Hollywood is true-blue Democratic, and Obama has relied on the industry to raise millions. (Jeffrey Katzenberg was the party’s biggest rainmaker in 2012.) But it wasn’t just cash that Obama leaned on when he needed an assist. When Timothy Geithner was wavering about staying with the Treasury Department — in part because his wife had doubts — Obama introduced her to Tom Hanks at the president’s 50th party. When Daley saw the Oscar winner charming Mrs. Geithner in the Rose Garden, he turned to Geithner and said, “You’re f—ed — it’s over, okay?”

No Apology — but an asterisk

To lay the groundwork for his second presidential run, Mitt Romney published No Apology in March 2010, presenting his vision for the future. To make a best-selling splash similar to Sarah Palin’s Going Rogue in 2009, Romney hired a publishing expert to amp up book sales. Romney’s personal political-action committee and large Mormon groups purchased copies in bulk, and when he gave speeches, he often forwent his speaking fee in exchange for purchased books. As a result, No Apology debuted at No. 1, but the New York Times tagged it with double-daggers symbols, indicating that the book sales were inflated by suspicious bulk orders.

A Mormon house divided

Former Utah governor Jon Huntsman barely made an impact in the Republican primary, never polling higher than low double-digits. But his rivalry with Romney — a distant cousin — was contemptuous and extremely personal. Huntsman, who’d served under the first President Bush, had coveted the 2002 Salt Lake City Olympic job and was bitter when Romney ultimately landed it. He endorsed Romney’s rival John McCain in 2008, attracting an angry phone call from Romney where the spurned candidate said, “Your grandfather would be ashamed of you!” Romney refused to let it go, telling possible backers that he’d forgive them if they supported another Republican — as long as it wasn’t Huntsman. Later on, another Mormon, Democratic senator Harry Reid, charged that Romney hadn’t paid income taxes in the last 10 years. Romney’s supporters hit back hard, calling Reid a “dirty liar,” but Reid stuck to his guns. He claimed to have an excellent source on the matter: a Bain investor named Jon Huntsman Sr.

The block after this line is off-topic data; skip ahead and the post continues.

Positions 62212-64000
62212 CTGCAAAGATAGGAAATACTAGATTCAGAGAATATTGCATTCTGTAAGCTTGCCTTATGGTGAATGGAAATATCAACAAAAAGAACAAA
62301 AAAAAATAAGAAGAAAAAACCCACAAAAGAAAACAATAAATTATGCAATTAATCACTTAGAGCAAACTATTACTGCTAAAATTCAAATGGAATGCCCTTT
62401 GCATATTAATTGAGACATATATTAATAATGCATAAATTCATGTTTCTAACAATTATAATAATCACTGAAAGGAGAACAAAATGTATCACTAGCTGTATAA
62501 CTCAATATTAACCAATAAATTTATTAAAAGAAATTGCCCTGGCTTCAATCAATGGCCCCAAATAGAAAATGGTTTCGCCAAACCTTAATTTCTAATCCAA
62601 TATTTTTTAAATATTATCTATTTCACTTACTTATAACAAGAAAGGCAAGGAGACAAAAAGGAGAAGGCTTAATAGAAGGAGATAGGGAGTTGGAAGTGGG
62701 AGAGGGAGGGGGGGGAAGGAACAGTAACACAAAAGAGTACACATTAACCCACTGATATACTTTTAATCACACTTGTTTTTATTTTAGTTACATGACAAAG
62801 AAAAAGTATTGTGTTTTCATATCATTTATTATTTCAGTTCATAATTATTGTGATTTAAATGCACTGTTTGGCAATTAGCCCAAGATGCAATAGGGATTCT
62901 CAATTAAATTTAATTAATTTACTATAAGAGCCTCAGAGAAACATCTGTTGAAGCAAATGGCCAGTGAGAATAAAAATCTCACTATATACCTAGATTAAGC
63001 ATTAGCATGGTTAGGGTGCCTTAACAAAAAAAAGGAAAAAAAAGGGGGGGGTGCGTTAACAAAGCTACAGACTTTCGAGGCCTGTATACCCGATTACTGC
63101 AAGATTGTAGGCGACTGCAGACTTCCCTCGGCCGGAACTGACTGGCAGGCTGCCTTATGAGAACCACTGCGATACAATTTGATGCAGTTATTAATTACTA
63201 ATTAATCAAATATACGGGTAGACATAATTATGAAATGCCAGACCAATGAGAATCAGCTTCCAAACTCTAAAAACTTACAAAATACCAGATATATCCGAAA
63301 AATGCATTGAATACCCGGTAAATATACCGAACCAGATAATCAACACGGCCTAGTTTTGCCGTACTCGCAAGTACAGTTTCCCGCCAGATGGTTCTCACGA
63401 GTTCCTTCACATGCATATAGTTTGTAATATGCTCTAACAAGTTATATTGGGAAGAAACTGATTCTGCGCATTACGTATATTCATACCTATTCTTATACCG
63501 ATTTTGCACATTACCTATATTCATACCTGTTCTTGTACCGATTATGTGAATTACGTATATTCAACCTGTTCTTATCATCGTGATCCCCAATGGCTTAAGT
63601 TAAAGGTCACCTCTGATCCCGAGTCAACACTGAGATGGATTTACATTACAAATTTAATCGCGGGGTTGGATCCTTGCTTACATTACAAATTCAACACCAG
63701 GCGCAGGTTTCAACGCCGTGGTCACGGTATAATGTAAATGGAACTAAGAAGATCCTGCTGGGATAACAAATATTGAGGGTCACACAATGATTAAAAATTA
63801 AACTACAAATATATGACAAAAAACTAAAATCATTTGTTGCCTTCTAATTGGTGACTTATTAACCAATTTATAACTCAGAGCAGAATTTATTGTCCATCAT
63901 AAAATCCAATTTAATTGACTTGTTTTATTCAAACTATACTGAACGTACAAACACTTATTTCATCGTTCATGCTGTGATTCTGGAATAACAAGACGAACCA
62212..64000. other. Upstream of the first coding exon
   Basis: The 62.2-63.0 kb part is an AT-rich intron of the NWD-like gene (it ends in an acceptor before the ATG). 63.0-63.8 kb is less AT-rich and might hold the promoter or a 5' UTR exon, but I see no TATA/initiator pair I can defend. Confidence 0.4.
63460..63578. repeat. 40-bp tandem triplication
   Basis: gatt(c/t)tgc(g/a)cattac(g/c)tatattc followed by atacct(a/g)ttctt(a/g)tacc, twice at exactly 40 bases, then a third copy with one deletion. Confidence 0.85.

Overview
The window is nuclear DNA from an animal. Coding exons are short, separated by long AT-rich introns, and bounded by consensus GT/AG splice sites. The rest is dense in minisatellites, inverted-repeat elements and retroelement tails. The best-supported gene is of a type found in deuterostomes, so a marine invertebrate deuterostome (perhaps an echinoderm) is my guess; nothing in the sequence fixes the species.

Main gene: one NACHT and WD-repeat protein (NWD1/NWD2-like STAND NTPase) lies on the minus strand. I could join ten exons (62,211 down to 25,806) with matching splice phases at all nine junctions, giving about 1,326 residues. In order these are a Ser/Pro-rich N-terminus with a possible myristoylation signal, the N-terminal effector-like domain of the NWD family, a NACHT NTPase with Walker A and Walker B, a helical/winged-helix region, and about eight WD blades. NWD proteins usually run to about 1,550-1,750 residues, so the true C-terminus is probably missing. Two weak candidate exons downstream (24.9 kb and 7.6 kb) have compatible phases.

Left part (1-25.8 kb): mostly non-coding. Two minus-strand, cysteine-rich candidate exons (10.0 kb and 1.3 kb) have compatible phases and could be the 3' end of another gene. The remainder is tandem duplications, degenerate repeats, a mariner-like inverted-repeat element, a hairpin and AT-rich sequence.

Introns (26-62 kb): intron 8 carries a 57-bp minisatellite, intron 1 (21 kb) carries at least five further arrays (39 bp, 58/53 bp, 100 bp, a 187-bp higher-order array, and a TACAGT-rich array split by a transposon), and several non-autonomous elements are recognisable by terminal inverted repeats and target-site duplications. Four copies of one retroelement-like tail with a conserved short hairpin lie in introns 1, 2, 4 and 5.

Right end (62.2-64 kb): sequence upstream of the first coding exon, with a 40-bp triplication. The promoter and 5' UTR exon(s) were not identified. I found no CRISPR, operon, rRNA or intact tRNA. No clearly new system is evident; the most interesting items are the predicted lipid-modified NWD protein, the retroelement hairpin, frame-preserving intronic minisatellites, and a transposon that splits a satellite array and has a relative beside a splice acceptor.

Bachmann’s Lincoln Day letdown

The gaggle of Republican candidates liked to cite Ronald Reagan, but as a group, they didn’t exactly conjure up memories of the Gipper, Lincoln, or even Ike for that matter. Each seemed to have a turn at the top of the polls — Newt Gingrich, Herman Cain, Michele Bachmann, Rick Perry, Rick Santorum — before crumbling. Bachmann and Perry collided in Iowa as the Minnesota congresswoman was on the way down and the ruggedly handsome Texas governor was bracing for launch. Bachmann had just won the Iowa straw poll, knocking out her in-state rival Tim Pawlenty in the process. She was pressured to face-off with Perry, who’d just entered the race, at a Lincoln Day dinner in her hometown of Waterloo, Iowa. Prepped to confront Perry and mock him for being a glorified cheerleader when he was in college, Bachmann got stage fright when she arrived. She wouldn’t even take the stage until she was told Perry had left. Except that he hadn’t. She flinched when she saw him in front of the stage, and she delivered a distracted and stale speech. “I just totally freaked,” she said afterwards. Her campaign never recovered.

Click here for EW’s review of Double Down.